80314This is an extreme bloomer! Cineraria, Pericallis X hybrida, blooms with composite flowers, which means that each small daisy flower is really a whole bunch of minute flowers clustered together to look like a single flower. As if this were not impressive enough, a whole bunch of these composite flowers are clustered together on top of each big wide floral truss. They are not easy to ignore.

Blue, red, purple or pink bloom can be so profuse that the rich green basal foliage is only visible around the edges and below the domed trusses. Individual flowers usually (but not always) have white halos around dark centers. The soft leaves below are somewhat wide and rounded, with variably toothed margins. Big plants can get as high and wide as a foot. Some are more compact.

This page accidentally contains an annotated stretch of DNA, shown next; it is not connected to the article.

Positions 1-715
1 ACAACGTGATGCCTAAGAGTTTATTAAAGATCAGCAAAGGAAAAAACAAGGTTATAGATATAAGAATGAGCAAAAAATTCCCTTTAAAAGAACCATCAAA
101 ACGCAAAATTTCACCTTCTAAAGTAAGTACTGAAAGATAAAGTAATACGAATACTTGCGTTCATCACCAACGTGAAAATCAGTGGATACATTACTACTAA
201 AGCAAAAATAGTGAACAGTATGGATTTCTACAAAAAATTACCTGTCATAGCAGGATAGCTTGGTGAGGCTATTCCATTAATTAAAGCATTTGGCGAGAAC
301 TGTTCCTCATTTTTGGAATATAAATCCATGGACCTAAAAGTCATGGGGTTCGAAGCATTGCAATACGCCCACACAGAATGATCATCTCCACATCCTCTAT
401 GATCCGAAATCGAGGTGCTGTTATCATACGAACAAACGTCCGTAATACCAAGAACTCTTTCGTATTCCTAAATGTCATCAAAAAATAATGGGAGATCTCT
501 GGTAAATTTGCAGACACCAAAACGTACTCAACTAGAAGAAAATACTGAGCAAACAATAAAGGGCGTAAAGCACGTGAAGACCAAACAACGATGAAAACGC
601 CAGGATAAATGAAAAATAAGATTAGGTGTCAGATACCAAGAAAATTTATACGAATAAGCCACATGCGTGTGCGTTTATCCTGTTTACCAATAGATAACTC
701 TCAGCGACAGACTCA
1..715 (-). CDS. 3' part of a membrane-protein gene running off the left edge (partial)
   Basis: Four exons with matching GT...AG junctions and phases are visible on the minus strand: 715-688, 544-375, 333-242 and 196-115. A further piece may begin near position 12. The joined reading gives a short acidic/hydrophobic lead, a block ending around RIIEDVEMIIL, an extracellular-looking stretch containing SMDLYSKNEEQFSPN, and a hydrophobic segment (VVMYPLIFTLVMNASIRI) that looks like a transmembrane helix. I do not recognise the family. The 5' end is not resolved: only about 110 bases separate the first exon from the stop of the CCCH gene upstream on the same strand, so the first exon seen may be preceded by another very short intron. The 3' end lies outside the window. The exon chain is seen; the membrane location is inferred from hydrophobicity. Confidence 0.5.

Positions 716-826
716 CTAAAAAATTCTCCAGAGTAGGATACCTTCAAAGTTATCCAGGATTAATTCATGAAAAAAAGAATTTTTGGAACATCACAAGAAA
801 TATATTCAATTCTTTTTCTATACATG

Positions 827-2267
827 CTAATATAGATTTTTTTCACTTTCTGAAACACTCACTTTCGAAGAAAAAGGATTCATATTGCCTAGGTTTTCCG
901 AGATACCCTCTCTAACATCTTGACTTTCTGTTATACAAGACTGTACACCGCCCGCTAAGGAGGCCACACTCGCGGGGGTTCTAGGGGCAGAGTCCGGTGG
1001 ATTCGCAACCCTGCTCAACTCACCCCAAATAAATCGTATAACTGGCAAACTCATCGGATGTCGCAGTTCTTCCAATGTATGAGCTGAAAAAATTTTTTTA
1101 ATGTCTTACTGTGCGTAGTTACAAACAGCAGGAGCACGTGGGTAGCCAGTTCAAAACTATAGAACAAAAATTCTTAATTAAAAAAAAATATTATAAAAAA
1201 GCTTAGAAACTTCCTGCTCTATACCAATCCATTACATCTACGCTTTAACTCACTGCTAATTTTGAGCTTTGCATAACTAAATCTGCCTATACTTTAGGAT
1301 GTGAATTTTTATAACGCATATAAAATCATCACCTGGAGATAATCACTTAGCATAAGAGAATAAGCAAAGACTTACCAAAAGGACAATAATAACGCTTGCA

Cinerarias are most often obtained while blooming, enjoyed as potted plants, and then discarded after bloom, although with a bit of effort and shelter from frost and heat, they can be sustained as potted perennials to bloom again. They can be grown as short term bedding plants after frost in spring, but they require a slight bit of partial shade, regular watering and richly organic medium.


6 thoughts on “Cineraria

    1. You might have seen them as potted plants in the supermarket, but not know what they were. That is the most common way we see them even here. Those in nurseries are usually in four inch pots, or rarely gallons.

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